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Kohlrabi’s Time to Shine

In Israel, the humble vegetable has gotten trendy

by
Flora Tsapovsky
January 05, 2022
Courtney Boyd Myers/Flickr
Courtney Boyd Myers/Flickr
Courtney Boyd Myers/Flickr
Courtney Boyd Myers/Flickr

In the United States, kohlrabi—a humble member of the cabbage family—barely registers in the garden of culinary delights. But in Israel, kohlrabi is a shining star, appearing on tasting menus of the trendiest restaurants, and flirting with the country’s best food influencers.

How kohlrabi became such a hot commodity in Israel is a tale of practicality, creativity, and the country’s unique multinational culinary profile. In restaurants across the country you can find it raw and cooked, pickled and chargrilled, whole and sliced. It’s the darling of food bloggers, a vegetable that Israeli farmers love to brag about. It can be shown off—an iconic dish by Dok, an acclaimed Tel Aviv restaurant, put it on the map a few years ago, roasted whole in charcoal, theatrically—or concealed in a salad. It can be loud or anonymous. It’s even starring on podcasts; it’s the subject of the latest episode of a popular Israeli food podcast Anzel and Luxi. In an accompanying Instagram post, Efrat Anzel, a food consultant and content strategist, asks: “Kohlrabi, where have you been all of our lives?”

“When I was in New York City, I rarely saw kohlrabi or cooked with it,” said chef Nir Messika, who recently returned to Israel after a long stint abroad. In Manhattan, he helmed the popular Mediterranean restaurant Timna. Now he owns a new restaurant (also called Timna) in Tel Aviv, which serves a lucrative eight-course tasting menu. On it, kohlrabi appears in multiple shapes and forms. “As soon as I got back to Israel,” he said, “I started working with kohlrabi much more intensely.”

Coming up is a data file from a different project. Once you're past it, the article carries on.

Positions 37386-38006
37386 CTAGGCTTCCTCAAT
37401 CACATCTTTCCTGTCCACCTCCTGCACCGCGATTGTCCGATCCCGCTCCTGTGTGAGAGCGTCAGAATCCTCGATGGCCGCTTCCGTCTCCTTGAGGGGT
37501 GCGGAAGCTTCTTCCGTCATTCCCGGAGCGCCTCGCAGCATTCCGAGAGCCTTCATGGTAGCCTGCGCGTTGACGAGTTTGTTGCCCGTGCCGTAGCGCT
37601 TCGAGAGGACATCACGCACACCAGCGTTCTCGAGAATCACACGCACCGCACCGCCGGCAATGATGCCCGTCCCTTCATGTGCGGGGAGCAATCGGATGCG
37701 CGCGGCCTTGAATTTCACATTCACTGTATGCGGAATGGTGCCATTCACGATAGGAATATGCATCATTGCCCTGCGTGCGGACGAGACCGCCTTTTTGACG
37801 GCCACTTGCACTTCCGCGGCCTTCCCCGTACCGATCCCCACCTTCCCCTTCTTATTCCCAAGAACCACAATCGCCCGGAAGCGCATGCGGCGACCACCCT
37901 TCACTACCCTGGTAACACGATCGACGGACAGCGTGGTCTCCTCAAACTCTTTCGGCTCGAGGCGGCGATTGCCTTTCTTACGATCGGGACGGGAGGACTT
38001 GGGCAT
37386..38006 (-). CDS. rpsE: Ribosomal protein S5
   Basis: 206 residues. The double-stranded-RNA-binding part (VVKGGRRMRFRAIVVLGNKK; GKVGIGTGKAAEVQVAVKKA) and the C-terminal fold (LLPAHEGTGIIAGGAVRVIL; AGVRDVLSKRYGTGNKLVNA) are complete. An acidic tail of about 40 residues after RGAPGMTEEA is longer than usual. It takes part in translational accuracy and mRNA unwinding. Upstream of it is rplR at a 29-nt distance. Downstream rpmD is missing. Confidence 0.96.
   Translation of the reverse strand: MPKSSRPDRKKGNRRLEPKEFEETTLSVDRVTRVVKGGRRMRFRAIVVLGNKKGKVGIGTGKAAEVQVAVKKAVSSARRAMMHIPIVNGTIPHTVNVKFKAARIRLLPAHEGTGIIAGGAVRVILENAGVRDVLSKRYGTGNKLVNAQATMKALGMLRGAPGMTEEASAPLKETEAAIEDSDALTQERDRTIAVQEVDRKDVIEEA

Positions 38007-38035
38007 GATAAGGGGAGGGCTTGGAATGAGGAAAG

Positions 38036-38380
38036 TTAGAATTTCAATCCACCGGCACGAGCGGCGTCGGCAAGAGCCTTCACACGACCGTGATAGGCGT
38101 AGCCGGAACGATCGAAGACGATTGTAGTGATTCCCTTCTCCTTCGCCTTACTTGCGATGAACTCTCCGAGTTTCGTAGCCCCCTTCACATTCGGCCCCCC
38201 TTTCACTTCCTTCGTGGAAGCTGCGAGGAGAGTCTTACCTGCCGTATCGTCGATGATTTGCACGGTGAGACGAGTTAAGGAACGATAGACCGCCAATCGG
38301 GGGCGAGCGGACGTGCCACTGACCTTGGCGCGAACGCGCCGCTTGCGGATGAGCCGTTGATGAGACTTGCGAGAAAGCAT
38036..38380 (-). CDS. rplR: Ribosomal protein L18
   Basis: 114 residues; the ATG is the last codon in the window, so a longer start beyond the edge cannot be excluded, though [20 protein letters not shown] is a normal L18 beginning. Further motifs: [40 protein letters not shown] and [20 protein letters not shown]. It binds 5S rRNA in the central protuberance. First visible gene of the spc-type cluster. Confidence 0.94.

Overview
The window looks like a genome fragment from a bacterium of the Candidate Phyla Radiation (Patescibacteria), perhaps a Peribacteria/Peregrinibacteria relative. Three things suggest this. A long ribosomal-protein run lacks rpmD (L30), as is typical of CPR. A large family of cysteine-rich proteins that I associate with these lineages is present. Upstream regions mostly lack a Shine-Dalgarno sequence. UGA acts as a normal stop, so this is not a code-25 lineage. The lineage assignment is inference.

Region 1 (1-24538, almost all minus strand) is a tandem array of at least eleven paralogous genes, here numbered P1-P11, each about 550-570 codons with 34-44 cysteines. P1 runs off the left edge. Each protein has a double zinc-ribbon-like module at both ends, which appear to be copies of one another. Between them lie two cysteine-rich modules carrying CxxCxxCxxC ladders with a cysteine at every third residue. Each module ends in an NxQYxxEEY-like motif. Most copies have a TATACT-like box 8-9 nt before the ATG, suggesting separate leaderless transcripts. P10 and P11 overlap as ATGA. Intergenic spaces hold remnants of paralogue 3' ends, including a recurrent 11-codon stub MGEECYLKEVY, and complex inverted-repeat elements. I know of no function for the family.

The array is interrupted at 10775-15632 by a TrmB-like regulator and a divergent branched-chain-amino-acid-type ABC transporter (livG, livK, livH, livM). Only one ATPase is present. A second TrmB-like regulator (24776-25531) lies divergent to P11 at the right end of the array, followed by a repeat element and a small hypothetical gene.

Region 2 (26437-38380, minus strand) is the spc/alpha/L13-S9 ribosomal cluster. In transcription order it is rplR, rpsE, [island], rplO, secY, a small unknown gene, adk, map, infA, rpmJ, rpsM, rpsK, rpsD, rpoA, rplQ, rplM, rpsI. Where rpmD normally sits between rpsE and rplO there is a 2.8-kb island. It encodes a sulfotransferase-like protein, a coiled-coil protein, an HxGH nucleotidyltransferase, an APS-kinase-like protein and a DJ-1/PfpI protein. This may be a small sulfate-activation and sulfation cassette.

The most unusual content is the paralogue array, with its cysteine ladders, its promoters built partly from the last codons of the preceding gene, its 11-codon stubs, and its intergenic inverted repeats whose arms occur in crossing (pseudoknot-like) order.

At Timna in Tel Aviv, Messika may serve roasted kohlrabi with an interesting cheese, or use it for noodles as a gluten-free substitute, or pickle it. “It’s one of our favorite vegetables,” he said. “The possibilities with it are endless.” One of kohlrabi’s key advantages, according to the chef? Its versatility when it comes to texture. “It’s not starchy like a potato or a Jerusalem artichoke, so you can absolutely eat it both cooked and uncooked, and if you suspend it in ice water, it becomes incredibly crunchy.”

It’s doubtful that kohlrabi would be as popular in Israel as it is, if it weren’t for the fact it’s compatible with the local climate and very easy to grow—which makes it affordable. The average price of kohlrabi in Israel is just $1.50 a pound, less than organic peppers or endive. That, compared to the $13 price tag of the iconic roasted kohlrabi dish at Dok or the $21 burned kohlrabi dish at Milgo & Milbar, another Tel Aviv institution that loves to utilize the vegetable, makes for a nice, fat margin.